Parents seek out dance instruction for their kids for a variety of reasons but these usually fit along a scale between preparation for a future career and “just” a fun or artsy activity or pastime.
I cannot think of a better gift to give my son than a window of opportunity that is off the scale.
- A playful and powerful learning experience that will engage his mind and body,while also preparing him for social interaction and schooling (turn-taking, patience, self-expression, critical thinking and problem solving).
- An activity that empowers him to move athletically and innovatively at the same time.
- And should he want to continue in his movement and dance education or career, a solid foundation - like an empirical sense of good technique, self-regulation and motivation, curiosity, and a love for moving – to be built upon.
For something like that, I’d be willing to drive a little further or pay a little more, frankly.
2. A school without pink walls
I’ve talked about this on my dance blog, and I know this has been mentioned before in the comments here on My Son Can Dance as a somewhat minor requirement when seeking out dance schools. This is high on my list for a reason, though.
I am using “pink walls” as a bit of a catch-all. A studio’s pink walls equivalent might be princess themes or anything that unnecessarily genderizes dance. Pink is a fine color and for the moment, pink is actually among my son’s favorite colors. However, a school that is “painting their walls pink” is either hoping to appeal to only one demographic or it has never really crossed their mind that a boy might enter the establishment as a student. Either way, it is reason enough for me to look elsewhere.
It may seem like a small thing but, for boys and young men, no pink walls can make all the difference. It is about feeling welcome and comfortable in an environment.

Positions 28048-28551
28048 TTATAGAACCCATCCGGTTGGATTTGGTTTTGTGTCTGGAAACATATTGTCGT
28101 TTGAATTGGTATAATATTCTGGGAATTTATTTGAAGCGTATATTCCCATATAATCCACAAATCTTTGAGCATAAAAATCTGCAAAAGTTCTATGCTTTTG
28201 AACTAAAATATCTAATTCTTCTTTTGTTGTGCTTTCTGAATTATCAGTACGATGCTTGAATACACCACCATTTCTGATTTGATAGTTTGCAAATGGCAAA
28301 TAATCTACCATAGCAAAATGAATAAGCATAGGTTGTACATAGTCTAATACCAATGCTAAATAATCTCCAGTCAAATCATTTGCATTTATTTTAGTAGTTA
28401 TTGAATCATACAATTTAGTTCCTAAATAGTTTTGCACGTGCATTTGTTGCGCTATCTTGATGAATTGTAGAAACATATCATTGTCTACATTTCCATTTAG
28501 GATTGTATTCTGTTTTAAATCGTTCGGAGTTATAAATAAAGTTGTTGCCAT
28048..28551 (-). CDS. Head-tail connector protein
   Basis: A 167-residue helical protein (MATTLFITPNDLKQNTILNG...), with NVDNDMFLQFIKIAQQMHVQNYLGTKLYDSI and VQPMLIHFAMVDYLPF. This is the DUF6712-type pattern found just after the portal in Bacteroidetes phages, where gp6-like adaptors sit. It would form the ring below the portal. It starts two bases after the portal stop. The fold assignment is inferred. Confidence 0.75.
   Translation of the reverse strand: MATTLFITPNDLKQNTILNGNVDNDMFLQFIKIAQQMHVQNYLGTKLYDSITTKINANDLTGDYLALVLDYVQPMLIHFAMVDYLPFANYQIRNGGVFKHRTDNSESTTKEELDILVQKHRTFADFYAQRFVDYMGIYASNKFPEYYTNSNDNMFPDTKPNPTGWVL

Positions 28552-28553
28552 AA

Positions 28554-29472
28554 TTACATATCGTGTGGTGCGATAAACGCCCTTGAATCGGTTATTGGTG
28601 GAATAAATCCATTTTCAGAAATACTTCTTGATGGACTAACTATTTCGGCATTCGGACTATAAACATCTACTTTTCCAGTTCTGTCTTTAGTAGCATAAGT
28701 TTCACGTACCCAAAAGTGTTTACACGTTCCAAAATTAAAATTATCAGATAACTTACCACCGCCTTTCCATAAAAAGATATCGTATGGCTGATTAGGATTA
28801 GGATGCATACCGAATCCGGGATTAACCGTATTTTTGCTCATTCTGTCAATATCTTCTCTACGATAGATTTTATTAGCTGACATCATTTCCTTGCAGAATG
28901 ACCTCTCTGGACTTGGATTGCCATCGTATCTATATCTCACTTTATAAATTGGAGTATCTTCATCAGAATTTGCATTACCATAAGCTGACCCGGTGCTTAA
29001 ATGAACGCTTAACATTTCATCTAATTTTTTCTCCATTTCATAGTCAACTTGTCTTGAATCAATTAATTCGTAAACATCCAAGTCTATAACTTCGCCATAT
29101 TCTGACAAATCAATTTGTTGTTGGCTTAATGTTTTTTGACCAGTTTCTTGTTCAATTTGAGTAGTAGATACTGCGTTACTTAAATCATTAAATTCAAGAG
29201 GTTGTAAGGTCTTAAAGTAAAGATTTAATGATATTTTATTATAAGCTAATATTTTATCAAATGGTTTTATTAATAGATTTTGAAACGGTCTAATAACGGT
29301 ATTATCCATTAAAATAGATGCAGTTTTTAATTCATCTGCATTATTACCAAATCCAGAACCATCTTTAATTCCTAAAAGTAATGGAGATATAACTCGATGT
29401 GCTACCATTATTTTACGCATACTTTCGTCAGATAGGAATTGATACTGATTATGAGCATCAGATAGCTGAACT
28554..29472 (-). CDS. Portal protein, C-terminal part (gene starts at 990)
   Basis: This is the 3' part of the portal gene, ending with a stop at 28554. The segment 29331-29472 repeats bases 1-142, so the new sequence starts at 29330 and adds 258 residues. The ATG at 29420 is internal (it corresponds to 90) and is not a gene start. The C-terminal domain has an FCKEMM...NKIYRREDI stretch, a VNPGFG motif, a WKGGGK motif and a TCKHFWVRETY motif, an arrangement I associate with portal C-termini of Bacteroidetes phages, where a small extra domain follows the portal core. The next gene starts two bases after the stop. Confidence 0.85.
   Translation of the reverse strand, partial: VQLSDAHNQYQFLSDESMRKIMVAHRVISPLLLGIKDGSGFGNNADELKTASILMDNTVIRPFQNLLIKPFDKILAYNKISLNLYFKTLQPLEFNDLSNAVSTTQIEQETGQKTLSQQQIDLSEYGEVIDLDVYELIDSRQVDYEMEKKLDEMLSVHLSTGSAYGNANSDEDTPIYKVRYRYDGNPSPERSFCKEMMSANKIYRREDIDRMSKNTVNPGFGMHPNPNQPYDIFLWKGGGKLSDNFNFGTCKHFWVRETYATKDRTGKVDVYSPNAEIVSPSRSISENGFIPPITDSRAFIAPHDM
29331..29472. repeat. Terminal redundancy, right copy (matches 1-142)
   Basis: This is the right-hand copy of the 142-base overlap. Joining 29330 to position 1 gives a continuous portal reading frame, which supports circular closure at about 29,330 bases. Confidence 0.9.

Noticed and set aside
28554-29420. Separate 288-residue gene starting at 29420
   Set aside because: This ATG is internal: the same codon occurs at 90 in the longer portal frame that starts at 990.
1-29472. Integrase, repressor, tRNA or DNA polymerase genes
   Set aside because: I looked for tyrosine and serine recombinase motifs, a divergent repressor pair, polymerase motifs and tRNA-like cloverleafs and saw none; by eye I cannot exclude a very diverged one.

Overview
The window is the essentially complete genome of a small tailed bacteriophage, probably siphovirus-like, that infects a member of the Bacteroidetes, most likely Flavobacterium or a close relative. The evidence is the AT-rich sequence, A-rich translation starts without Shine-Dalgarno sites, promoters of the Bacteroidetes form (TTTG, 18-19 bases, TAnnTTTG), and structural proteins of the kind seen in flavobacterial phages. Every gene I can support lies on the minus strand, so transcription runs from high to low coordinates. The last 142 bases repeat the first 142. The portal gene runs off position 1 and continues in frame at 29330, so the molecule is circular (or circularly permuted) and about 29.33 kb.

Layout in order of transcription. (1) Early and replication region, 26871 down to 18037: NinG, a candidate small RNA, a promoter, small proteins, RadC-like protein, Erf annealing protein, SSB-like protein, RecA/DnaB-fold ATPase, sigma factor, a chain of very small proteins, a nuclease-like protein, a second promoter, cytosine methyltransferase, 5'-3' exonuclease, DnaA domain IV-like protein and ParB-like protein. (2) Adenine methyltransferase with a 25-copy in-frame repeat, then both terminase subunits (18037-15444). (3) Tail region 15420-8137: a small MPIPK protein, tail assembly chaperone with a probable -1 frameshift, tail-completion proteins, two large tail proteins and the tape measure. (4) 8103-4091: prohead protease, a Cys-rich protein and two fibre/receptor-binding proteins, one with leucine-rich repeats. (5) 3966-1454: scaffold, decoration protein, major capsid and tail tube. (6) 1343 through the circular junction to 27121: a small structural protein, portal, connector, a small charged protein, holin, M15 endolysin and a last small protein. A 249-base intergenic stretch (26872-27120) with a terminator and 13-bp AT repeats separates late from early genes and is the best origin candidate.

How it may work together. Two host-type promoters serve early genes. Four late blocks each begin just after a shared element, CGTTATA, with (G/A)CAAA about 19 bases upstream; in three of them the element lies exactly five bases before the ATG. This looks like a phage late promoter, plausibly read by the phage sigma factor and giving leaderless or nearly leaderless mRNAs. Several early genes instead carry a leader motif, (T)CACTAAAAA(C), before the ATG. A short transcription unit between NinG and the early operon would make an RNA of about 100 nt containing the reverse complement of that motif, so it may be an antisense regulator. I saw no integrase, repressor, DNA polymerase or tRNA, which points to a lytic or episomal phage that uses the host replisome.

3. A school with a teacher who has experience or specializes in working with the youngest of our movers
Preschool classes are the most demanding to teach. It requires patience, a keen sense of child development, an agility of the mind and spirit that usually grows out of experience. Great dancers are not always great educators (and visa versa).
The quote, “Good teaching is one-fourth preparation and three-fourths pure theatre,” is funny and often true, but in preschool classes preparation is extremely necessary. First-year teachers should have a few years of assistantship or teacher training under their belt, allowing them to maintain control and keep children engaged.
In the back of my mind
As I said before there are a few things that, with an eye to the future, I’ll keep in mind as I search for a quality program.
- A school whose older dancers move in a coordinated, pleasing fashion
- A school that has sent boys through their doors in the past or has boys currently enrolled at varying levels
- A school that has at least one male dancer on staff or encourages workshops or master classes with male teachers
My own experiences lead me to believe that movement is a spectacular way to address the whole child. Physical, mental, behavioral, and creative education, all wrapped up in a neat little package called dance. I want that for my son whether or not he is interested in ever taking dance again after this initial exposure. In fact, should I be blessed with a girl down the line… my list will be the same.
About the Author
Nichelle Strzepek spent over 16 years as a dance instructor, teaching ballet, jazz, modern, tap, creative dance, and theatrical dance in private studios, community programs, and at a public university. Her students, ranging in age from 3-63, have included beginners as well as advanced movers. Since the birth of her son in 2007, she has funneled
her enthusiasm for dance training and education into her role as creator, writer, and editor of DanceAdvantage.net. Nichelle continues to perform and pens articles and reviews covering the dance scene in Houston, Texas where she resides with her family.